The stokers, sitting on the hard, wooden chairs of the nickelodeon, experience the same emotional flux and counter-flux (more intense is their experience, for they are not as blase) as the prosperous Westerners in their red plush orchestra chairs, uptown.

The sentient life of the half-civilized beings at the bottom has been enlarged and altered, by the introduction of the dramatic motif, to resemble more closely the sentient life of the civilized beings at the top.

Take an analogous case. Is aimless travel “beneficial” or not? It is amusing, certainly; and, therefore, the aristocrats who could afford it have always traveled aimlessly. But now, says the Democratic Movement, the grand tour shall no longer be restricted to the aristocracy. Jump on the rural trolley-car, Mr. Workingman, and make a grand tour yourself. Don’t care, Mr. Workingman, whether it is “beneficial” or not. Do it because it is amusing; just as the aristocrats do.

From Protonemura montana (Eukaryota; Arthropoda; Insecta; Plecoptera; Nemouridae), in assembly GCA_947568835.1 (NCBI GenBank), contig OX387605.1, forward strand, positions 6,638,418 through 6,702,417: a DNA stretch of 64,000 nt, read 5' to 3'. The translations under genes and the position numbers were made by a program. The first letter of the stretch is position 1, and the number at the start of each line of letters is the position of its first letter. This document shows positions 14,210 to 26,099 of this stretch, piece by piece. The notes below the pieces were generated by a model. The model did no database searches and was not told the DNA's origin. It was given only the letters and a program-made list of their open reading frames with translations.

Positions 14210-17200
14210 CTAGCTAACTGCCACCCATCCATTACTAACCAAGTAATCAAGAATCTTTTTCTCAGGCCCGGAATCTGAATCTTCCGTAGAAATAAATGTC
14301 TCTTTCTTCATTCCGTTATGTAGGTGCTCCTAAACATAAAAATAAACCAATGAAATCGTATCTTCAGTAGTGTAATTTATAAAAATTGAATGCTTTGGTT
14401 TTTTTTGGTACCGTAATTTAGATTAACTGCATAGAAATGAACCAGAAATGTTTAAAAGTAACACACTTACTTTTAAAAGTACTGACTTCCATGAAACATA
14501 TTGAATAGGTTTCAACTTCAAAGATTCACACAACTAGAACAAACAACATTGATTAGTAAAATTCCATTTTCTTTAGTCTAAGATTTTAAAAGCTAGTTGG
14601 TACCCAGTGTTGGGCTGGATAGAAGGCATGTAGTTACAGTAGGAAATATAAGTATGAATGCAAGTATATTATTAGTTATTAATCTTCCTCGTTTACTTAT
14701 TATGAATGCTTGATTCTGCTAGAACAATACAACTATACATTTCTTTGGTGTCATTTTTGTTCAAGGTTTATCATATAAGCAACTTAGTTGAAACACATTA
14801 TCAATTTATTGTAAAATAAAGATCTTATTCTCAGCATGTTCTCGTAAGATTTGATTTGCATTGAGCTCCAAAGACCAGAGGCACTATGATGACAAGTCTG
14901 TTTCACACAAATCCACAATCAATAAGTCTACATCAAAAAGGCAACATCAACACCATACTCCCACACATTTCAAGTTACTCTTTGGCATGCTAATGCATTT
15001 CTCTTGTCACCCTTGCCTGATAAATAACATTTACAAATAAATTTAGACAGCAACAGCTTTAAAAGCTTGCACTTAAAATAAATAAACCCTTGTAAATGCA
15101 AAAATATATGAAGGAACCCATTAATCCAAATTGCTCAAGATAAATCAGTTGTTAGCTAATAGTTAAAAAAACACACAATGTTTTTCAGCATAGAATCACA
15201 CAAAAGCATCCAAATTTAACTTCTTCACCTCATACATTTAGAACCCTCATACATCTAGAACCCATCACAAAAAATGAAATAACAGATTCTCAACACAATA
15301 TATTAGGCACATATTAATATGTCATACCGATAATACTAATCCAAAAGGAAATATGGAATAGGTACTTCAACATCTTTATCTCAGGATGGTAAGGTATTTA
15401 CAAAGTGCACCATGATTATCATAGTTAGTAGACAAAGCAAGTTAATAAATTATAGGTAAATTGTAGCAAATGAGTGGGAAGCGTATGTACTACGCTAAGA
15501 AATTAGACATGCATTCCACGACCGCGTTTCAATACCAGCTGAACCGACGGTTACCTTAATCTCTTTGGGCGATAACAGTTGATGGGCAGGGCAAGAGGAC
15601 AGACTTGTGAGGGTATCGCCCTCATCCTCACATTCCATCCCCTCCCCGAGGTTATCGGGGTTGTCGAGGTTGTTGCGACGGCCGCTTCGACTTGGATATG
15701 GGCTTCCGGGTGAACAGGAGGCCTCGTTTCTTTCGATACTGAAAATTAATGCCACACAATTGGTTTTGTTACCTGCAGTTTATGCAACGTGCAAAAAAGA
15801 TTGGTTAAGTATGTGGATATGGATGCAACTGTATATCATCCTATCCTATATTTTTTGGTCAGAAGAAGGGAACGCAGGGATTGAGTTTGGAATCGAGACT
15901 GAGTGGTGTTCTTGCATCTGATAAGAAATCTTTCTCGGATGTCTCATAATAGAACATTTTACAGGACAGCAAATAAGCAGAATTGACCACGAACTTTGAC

The film makers cover the whole gamut of dramatic attractions. The extremes in the film world are as far apart as the extremes in the theatrical world- as far apart, let us say, as The Master Builder and The Gay White Way.

If you look up the moving-picture advertisements in any vaudeville trade paper you cannot help being struck with this fact. For instance, in a current number, one firm offers the following variety of attractions:

Romany’s Revenge (very dramatic) 300 feet
Johnny’s Run (comic kid chase) 300 ”
Roof to Cellar (absorbing comedy) 782 ”
Wizard’s World (fantastic comedy) 350 ”
Sailor’s Return (highly dramatic) 535 ”
A Mother’s Sin (beautiful, dramatic and moral) 392 ”
Knight Errant (old historical drama) 421 ”
Village Fire Brigade (big laugh) 325 ”
Catch the Kid (a scream) 270 ”
The Coroner’s Mistake (comic ghost story) 430 ”
Fatal Hand (dramatic) 432 “

Another firm advertises in huge type, in the trade papers: